Botanical names: Cassia senna, Cassia
© Steven Foster
Parts used and where grown
The senna shrub grows in India, Pakistan, and China. The leaves and pods are used
Senna has been used in
connection with the following conditions (refer to the individual
health concern for complete information):
Bowel Surgery (preparation for)
Historical or traditional use (may
or may not be supported by scientific studies)
People in northern Africa and southwestern Asia have used senna as a laxative for
centuries. It was considered a “cleansing” herb because of its cathartic effect.
In addition, the leaves were sometimes made into a paste and applied to various skin diseases.
Ringworm and acne were both treated in this
Senna contains hydroxyanthracene glycosides known as sennosides. These glycosides stimulate
colon activity and thus have a laxative effect. Also, these glycosides increase fluid
secretion by the colon, with the effect of softening the stool and increasing its
bulk.1 Double-blind trials have confirmed the benefit of senna in treating constipation.2 3 Constipation
induced by drugs such as the anti-diarrhea
medicine loperamide (Imodium®) has also
been shown to be improved by senna in a clinical trial.4
A double-blind trial showed that senna was more effective as a preparatory agent for bowel
surgery than the commonly used polyethylene glycol (PEG).5 Patients scheduled to
undergo bowel surgery received either 120 mg of senna in a glass of water or 118 mg of PEG in
about 2–3 quarts of water the night before surgery. Surgeons rated the efficacy of senna
at clearing the bowels at 70%, compared to 58% efficacy for PEG. Supplementation with senna
for this purpose should always be supervised by the surgeon.
How much is usually taken?
People using over-the-counter senna products should carefully follow label instructions. An
extract in capsules or tablets providing 20–60 mg of sennosides per day is sometimes
recommended.6 This can be continued for a maximum of ten days. Use beyond ten days
is strongly discouraged. If constipation is not alleviated within ten days, people should seek
the help of a healthcare professional.
Are there any side effects or interactions?
Some people may develop a dependency on senna for normal bowel movements. Therefore, senna
must not be used for more than ten consecutive days. Chronic senna use can also cause loss of
fluids, low potassium levels and diarrhea, all of which can lead to dehydration and
potentially negative effects on the heart and muscles. The safety of senna during pregnancy and breast-feeding is controversial. Most
guidelines suggest avoiding senna during the first trimester of pregnancy.7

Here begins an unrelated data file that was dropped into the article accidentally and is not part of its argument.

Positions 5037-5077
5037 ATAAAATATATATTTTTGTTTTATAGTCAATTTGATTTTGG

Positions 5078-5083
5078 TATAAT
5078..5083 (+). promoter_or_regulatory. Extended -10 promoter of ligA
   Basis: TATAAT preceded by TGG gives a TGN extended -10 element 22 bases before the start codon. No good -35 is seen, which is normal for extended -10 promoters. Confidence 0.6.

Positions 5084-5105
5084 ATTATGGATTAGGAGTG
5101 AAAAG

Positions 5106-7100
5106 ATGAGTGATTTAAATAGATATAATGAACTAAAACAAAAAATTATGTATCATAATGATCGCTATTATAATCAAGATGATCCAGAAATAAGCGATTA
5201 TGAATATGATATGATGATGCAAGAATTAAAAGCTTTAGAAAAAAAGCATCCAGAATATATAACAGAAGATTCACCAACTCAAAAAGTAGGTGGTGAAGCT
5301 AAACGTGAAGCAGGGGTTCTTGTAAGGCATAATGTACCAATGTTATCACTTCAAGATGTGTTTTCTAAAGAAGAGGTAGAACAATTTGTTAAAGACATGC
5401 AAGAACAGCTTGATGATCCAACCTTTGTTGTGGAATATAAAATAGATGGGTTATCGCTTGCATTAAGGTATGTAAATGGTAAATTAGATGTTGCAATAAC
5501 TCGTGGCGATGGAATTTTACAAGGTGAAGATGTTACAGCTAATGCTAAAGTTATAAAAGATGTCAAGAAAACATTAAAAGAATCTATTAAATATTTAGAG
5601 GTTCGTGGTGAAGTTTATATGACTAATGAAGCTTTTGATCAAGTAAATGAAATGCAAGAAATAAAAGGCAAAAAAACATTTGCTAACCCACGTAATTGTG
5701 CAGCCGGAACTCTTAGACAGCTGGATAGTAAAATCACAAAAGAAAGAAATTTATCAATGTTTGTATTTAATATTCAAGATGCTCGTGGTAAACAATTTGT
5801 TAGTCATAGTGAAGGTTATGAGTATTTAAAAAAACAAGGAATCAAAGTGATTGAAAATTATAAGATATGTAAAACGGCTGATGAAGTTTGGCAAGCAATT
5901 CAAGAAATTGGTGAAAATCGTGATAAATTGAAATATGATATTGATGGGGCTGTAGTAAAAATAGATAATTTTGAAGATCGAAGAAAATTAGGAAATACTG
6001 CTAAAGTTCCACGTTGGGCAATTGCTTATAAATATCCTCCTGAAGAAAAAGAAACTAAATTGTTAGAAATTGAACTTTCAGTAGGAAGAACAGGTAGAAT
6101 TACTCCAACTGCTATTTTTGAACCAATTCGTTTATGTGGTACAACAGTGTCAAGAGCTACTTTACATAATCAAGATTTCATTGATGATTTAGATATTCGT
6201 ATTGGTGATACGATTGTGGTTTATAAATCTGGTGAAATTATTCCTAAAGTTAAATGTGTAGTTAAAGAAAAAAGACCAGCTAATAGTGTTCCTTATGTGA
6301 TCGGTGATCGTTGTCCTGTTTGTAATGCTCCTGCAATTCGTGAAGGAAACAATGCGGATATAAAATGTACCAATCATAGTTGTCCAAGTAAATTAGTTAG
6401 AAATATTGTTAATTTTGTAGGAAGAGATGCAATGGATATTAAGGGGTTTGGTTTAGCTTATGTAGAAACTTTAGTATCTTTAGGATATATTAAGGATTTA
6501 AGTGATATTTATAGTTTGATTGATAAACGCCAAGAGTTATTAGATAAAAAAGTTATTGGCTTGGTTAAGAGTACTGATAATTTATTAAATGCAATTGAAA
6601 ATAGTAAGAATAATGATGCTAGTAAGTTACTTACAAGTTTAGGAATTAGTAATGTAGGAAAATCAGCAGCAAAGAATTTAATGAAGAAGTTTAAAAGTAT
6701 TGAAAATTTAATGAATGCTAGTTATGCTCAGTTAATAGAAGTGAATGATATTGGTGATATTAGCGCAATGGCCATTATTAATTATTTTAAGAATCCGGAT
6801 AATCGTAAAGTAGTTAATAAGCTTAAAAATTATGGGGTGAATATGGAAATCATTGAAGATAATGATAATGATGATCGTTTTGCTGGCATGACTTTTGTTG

8 It is best to consult a physician. Senna is not recommended for children under the age
of ten years. People with Crohn’s
disease, ulcerative colitis, appendicitis,
intestinal obstructions, and abdominal pain should not supplement with senna.9
There is one case report of a woman who developed liver failure after ingesting a large
amount of senna (1 liter of a tea containing 70 grams of dried herb) daily for more than three
years.10 Senna was suspected, though not proven, to be the cause of the liver
Are there any drug
Certain medicines may interact with senna. Refer to drug interactions for a list of those medicines.
1. Leng-Peschlow E. Dual effect of orally administered sennosides on
large intestinal transit and fluid absorption in the rat. J Pharm Pharmacol
2. Passmore AP, Davies KW, Flanagan PG, et al. A comparison of Agiolax
and Lactulose in elderly patients with chronic constipation. Pharmacol 1993;47(suppl
3. Kinnunen O, Winblad I, Koistinen P, Salokannel J. Safety and efficacy
of a bulk laxative containing senna versus lactulose in the treatment of chronic constipation
in geriatric patients. Pharmacol 1993;47(suppl 1):253–5.
4. Ewe K, Ueberschaer B, Press AG. Influence of senna, fibre, and
fibre+senna on colonic transit in loperamide-induced constipation. Pharmacol
5. Valverde A, Hay JM, Fingerhut A, et al. Senna vs polyethylene glycol
for mechanical preparation the evening before elective colonic or rectal resection: a
multicenter controlled trial. French Association for Surgical Research. Arch Surg
6. Gruenwald J, Brendler T, Jaenicke C. PDR for Herbal
Medicines. Montvale, NJ: Medical Economics, 1998, 722–4.
7. Mengs U. Reproductive toxicological investigations with sennosides.
8. Faber P, Strenge-Hesse A. Relevance of rhein excretion into breast
milk. Pharmacol 1988;36(suppl 1):212–20.
9. Blumenthal M, Busse WR, Goldberg A, et al. (eds). The Complete
Commission E Monographs: Therapeutic Guide to Herbal Medicines. Boston, MA: Integrative
Medicine Communications, 1998, 204–8.
10. Vanderperren B, Rizzo M, Angenot L, et al. Acute liver failure with
renal impairment related to the abuse of senna anthraquinone glycosides. Ann